Despite the widespread empirical clinical use of laser therapy in veterinary patients, there is a lack of information regarding the penetration of laser energy through areas covered by hair, skin (both pigmented and non-pigmented), muscle, cartilage, and bone in live dogs. Recent invasive live animal studies evaluating the penetration depth of a 830 nm low intensity laser, and a 50 Hz superpulsed and multiple wavelength laser on living dog tissues found that on-contact laser application showed improved light penetration to deeper tissues whereas the non-contact technique showed no difference between 1 and 5 cm tissue depth.12,13 Hochman-Elam et al14 recently reported on the impacts of laser power, wavelength, coat color and the presence of hair during laser application in live dogs. The study found higher laser transmission occurred with a class IV 810/980 nm wavelength laser at 0.5 W compared with a class IIIb 904 nm laser. There were also significant differences in laser transmission of photons through tissues among white, brown, and black coats, with less transmission occurring with increasing coat pigment.14 Higher powers allowed greater transmission and it was noted that coat length did not affect transmission.14 Another study evaluated class IV laser penetration through equine cadaveric skin and found significantly higher laser transmission for both light-colored skin and clipped hair.15 Interestingly, higher transmission for lighter colored skin occurred using an 800 nm wavelength compared to greater transmission of medium- and dark-colored skin using the 970 nm wavelength laser.15 This is not a surprising finding, especially when considering the absorption coefficients of hemoglobin, water, and melanin, wavelengths of common medical lasers, and the relationship between average melanin with the corresponding scattering coefficient.16,17 In a recent study looking at human melanin content and scattering coefficients, a chromameter was used to measure melanin content in different human subjects and was found to be an appropriate instrument for predicting the spectroscopic behavior of different skin types based on melanin and hemoglobin content.16 Another study using human cadaveric skin revealed that approximately 66% of LBA occurred after only traveling 0.78 mm and that most laser radiation was absorbed within the first 1 mm of skin.18 Despite the frequent use of laser therapy for dermatological conditions and superficial wound healing, laser therapy is also used for conditions of deeper tissues, including musculoskeletal and neurologic conditions.1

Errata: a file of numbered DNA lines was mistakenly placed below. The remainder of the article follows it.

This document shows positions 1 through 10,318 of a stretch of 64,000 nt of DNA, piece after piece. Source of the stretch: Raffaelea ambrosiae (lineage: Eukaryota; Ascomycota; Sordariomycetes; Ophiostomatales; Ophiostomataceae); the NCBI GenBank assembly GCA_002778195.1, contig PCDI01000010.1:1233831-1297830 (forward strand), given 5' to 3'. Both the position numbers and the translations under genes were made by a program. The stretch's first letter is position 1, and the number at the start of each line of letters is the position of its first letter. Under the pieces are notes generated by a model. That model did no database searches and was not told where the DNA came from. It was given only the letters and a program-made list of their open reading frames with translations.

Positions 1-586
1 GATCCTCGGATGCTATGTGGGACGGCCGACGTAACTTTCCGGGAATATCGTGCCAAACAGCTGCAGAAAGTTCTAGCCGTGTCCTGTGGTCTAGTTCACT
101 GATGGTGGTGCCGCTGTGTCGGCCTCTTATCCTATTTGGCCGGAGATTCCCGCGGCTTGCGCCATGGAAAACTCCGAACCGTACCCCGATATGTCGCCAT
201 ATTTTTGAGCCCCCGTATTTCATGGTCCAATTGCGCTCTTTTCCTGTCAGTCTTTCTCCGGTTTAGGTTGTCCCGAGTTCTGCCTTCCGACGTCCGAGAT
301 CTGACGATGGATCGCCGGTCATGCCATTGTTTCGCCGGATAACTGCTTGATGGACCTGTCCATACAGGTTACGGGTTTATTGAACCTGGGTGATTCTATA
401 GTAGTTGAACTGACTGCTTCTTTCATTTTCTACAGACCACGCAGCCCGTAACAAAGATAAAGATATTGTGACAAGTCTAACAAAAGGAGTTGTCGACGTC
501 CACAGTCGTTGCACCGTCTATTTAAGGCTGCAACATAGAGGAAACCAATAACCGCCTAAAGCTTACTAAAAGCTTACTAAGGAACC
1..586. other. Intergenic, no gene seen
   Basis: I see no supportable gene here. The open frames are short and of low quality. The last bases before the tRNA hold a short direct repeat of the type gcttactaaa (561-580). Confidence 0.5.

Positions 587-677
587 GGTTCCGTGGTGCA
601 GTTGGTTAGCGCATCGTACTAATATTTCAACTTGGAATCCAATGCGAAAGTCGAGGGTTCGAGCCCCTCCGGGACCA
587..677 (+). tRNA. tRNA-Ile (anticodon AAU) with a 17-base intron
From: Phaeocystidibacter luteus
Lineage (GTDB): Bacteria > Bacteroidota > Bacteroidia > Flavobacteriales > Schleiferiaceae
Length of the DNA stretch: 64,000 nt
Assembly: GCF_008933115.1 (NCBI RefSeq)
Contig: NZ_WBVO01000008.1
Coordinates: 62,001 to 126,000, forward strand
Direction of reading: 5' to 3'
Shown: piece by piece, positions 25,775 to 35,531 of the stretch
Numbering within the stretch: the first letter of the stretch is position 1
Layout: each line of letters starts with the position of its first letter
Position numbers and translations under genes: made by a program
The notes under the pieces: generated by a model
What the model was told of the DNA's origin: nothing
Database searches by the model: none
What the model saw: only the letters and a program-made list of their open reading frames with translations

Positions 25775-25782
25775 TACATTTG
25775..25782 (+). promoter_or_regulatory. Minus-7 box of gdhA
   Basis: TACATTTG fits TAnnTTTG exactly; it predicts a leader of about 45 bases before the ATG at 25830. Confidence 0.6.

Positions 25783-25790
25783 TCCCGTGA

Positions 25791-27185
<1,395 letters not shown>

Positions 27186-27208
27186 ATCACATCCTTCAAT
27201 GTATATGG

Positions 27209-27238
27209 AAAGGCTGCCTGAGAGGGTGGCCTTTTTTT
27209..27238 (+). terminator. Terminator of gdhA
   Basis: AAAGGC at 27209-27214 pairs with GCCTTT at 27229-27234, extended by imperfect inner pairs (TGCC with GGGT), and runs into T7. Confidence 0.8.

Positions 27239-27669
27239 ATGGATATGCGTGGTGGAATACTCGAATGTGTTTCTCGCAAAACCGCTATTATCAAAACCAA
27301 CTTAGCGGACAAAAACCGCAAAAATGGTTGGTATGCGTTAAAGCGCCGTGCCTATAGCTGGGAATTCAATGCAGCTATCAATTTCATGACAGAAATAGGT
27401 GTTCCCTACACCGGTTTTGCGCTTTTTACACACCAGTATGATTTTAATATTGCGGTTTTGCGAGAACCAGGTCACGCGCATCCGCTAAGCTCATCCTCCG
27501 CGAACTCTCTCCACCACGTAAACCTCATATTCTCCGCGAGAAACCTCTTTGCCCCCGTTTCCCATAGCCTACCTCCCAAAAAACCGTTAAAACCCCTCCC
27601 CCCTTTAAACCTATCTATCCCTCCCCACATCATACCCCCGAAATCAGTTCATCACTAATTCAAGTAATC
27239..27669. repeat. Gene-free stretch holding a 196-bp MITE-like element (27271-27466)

Experimental studies evaluating melanin as a barrier to photon penetration have shown varying concentrations of melanin absorb light in different amounts.19 In canine skin, melanin concentrations are greatest in the superficial epidermal layers which may result in increased absorbance of photons, thus reducing the number of photons that can pass into deeper dermal tissues. Melanin may therefore reduce the effectiveness of laser therapy. This was validated by Hochman-Elam et al14 in live dogs who found that transmission (penetration) of laser light was decreased in dogs with darker pigmented skin. Objective methods that use colorimetry technology to quantify melanin and erythema levels in the skin and haired surface are available. These tools may be useful to guide laser treatment protocols by using erythema and melanin densities to alter laser doses, but this has not been evaluated in veterinary studies.